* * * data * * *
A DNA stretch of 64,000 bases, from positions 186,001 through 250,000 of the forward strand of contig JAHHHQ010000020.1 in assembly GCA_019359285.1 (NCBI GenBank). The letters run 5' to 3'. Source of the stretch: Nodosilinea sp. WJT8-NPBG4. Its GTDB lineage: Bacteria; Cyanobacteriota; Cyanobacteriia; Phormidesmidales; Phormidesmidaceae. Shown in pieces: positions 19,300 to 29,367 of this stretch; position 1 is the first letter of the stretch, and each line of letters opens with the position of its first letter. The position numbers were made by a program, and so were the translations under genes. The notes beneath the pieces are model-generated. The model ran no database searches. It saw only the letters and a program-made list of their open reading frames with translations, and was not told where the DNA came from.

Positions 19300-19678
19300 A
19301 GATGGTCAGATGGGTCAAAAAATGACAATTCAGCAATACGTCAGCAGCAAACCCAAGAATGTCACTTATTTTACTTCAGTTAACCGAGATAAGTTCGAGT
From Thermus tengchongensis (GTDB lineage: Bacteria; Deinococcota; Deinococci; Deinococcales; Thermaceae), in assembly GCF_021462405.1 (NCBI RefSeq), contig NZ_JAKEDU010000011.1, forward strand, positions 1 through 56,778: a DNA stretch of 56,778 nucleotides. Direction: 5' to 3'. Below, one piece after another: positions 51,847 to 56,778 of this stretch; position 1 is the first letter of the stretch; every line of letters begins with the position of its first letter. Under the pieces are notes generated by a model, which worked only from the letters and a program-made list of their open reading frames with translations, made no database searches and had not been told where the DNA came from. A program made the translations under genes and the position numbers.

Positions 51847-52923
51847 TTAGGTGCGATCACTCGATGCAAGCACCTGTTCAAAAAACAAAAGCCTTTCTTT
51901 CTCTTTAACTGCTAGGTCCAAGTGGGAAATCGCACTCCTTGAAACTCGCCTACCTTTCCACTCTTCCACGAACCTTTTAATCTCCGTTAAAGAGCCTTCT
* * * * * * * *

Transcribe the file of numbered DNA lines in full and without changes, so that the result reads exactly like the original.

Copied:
A DNA stretch of 64,000 bases, from positions 186,001 through 250,000 of the forward strand of contig JAHHHQ010000020.1 in assembly GCA_019359285.1 (NCBI GenBank). The letters run 5' to 3'. Source of the stretch: Nodosilinea sp. WJT8-NPBG4. Its GTDB lineage: Bacteria; Cyanobacteriota; Cyanobacteriia; Phormidesmidales; Phormidesmidaceae. Shown in pieces: positions 19,300 to 29,367 of this stretch; position 1 is the first letter of the stretch, and each line of letters opens with the position of its first letter. The position numbers were made by a program, and so were the translations under genes. The notes beneath the pieces are model-generated. The model ran no database searches. It saw only the letters and a program-made list of their open reading frames with translations, and was not told where the DNA came from.

Positions 19300-19678
19300 A
19301 GATGGTCAGATGGGTCAAAAAATGACAATTCAGCAATACGTCAGCAGCAAACCCAAGAATGTCACTTATTTTACTTCAGTTAACCGAGATAAGTTCGAGT
From Thermus tengchongensis (GTDB lineage: Bacteria; Deinococcota; Deinococci; Deinococcales; Thermaceae), in assembly GCF_021462405.1 (NCBI RefSeq), contig NZ_JAKEDU010000011.1, forward strand, positions 1 through 56,778: a DNA stretch of 56,778 nucleotides. Direction: 5' to 3'. Below, one piece after another: positions 51,847 to 56,778 of this stretch; position 1 is the first letter of the stretch; every line of letters begins with the position of its first letter. Under the pieces are notes generated by a model, which worked only from the letters and a program-made list of their open reading frames with translations, made no database searches and had not been told where the DNA came from. A program made the translations under genes and the position numbers.

Positions 51847-52923
51847 TTAGGTGCGATCACTCGATGCAAGCACCTGTTCAAAAAACAAAAGCCTTTCTTT
51901 CTCTTTAACTGCTAGGTCCAAGTGGGAAATCGCACTCCTTGAAACTCGCCTACCTTTCCACTCTTCCACGAACCTTTTAATCTCCGTTAAAGAGCCTTCT